Sustainability Scoop – September 2019

Climate Resiliency Planning Prepares Laboratories for Future Unknowns

After a hurricane like Dorian that just ravanged the Bahamas, are you worried about work stoppage, experiment integrity, and worker well-being in laboratories? You should be! Laboratory operations face threats from various potential disrupters, from climate-related weather events to energy supply interuptions.

Image of hurricane damage at Florida International University

Resiliency planning, or the ability to recover quickly from disruptors, can prepare labs to withstand whatever may occur. Designing and planning for climate change resiliency can help facilities recover from short-term events such as hurricanes and prepare for longer-term stressors such as rising sea levels while working to minimize potential impacts.

In 2017, weather and climate disasters cost the U.S. economy more than $306 billion, according to the National Oceanic and Atmospheric Administration; that figure includes physical damage to buildings and the material assets within them, as well as losses from business interruption and infrastructure damage. Severe impacts from weather disasters, combined with the lagging state of U.S. infrastructure, underscores the importance of long-term resiliency planning and investments.

Labs can use the following general framwork to begin their climate resiliency planning:

  • Identify exposure. Labs should be prepared to adapt to coastal flooding, increased precipitation, temperature changes, and climate-related events. Vulnerabilities may also be external, involving systems such as transportation or telecommunications.
  • Translate that exposure into potential impacts. Loss of power, communication, internet, or water supply could jeopardize financially valuable experiments. These events could also restrict employee access to the lab, make equipment unable to shut down safely, or cause physical damage to facilities or mechanical systems.
  • Prioritize risk. Labs have various critical operations, including data centers and vivarium or biocontainment facilities. Rank financial and practical impacts to prioritize risk or conduct failure analyses to determine how to focus responses.
  • Devise solutions. Climate mitigation measures include making external equipment able to withstand high winds, protecting emergency generators, having backup air conditioning systems to cool critical spaces, and increasing building sump capacity.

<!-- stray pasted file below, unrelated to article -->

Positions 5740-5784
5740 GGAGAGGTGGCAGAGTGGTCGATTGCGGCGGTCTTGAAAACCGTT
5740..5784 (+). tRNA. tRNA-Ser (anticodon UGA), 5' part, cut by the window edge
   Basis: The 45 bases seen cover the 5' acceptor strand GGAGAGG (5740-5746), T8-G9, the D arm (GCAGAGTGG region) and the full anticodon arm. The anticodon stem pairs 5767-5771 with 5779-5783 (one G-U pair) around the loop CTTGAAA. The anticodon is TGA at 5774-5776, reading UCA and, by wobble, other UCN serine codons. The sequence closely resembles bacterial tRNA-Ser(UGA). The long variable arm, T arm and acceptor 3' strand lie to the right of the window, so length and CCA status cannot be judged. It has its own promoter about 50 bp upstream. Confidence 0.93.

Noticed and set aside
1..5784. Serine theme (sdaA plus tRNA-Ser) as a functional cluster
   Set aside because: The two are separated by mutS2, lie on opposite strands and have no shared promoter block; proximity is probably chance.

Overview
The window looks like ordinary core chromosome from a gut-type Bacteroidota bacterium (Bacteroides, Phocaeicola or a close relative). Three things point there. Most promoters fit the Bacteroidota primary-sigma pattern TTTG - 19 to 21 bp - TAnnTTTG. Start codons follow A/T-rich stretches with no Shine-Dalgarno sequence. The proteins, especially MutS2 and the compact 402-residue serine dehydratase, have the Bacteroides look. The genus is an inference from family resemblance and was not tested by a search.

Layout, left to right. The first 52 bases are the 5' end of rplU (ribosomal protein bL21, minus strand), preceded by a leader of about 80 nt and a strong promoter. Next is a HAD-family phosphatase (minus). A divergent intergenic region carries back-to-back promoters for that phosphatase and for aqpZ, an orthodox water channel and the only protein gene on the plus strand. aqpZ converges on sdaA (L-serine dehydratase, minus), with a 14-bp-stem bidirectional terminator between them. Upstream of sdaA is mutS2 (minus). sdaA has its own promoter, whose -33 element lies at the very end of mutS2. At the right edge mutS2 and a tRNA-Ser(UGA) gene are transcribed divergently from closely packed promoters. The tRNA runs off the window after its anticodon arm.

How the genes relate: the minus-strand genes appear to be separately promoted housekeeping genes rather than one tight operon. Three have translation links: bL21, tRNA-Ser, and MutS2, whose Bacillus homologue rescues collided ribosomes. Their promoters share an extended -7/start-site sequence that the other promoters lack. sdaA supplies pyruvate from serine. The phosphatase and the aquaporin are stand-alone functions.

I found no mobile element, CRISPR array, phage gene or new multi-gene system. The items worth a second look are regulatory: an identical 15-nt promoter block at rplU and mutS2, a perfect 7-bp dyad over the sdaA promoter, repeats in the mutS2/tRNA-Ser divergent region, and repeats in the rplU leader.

• Find funding. While preparing for extreme weather may seem costly, engineering and design firm Arup found that the overall return on resiliency investment for one client was $3 to $15 per every $1 invested over a 30-year period, based on business and operational impacts such as lost production or revenue from staff not working.

Hurricane Maria Makes the Case

Puerto Rico, where 11 of the world's top 20 pharmaceutical products are produced, tested the resilience of pharmaceutical manufacturers when Hurricane Maria hit the island in 2017. Any operational disruption, including loss of cells that produce antibodies and physical damage to facilities, could have greatly impacted the global drug supply chain. Most Puerto Rican drug companies were able to get their facilities operating within two weeks on average, however, due to existing FDA requirements on these types of manufacturers. But the pharmaceutical industry isn't resting on its resiliency laurels; a recent Chemical & Engineering News article outlined their priorities for the future:

  • Develop more robust telecommunications requirements for each facility and create backups for the backups, such as having satellite phones, high-frequency radios, microwave technology, satellite dishes, and hybrid systems using renewable energy and battery power.
  • Invest in more powerful backup power systems to support full facility operations, such as cogeneration plants that provide both heat and power. After Hurricane Maria, one company ran on diesel fuel from an emergency generator for 120 days. However, since diesel engine repair and deliveries could be compromised, consider hybrid power systems with larger battery banks that do not require diesel fuel.
  • Create contingency plans for suppliers as well. High-purity gases such as oxygen were diverted from pharmaceutical companies to hospitals after Maria.

Check out the International Institute for Sustainable Laboratories (I2SL) High-Tech Talks webinar, "Resilience Considerations for Science and Industry," presented by Lisa Dickson and Hilary Williams of Arup. I2SL members can view the presentation for free by navigating the Member Portal, and nonmembers can pay to view a recording in the Training Archive. For more information about renewable energy's role in resiliency, check out this article on page 14 of Solar Today.

Photo of Hurricane Irma damage, courtesy of Florida International University.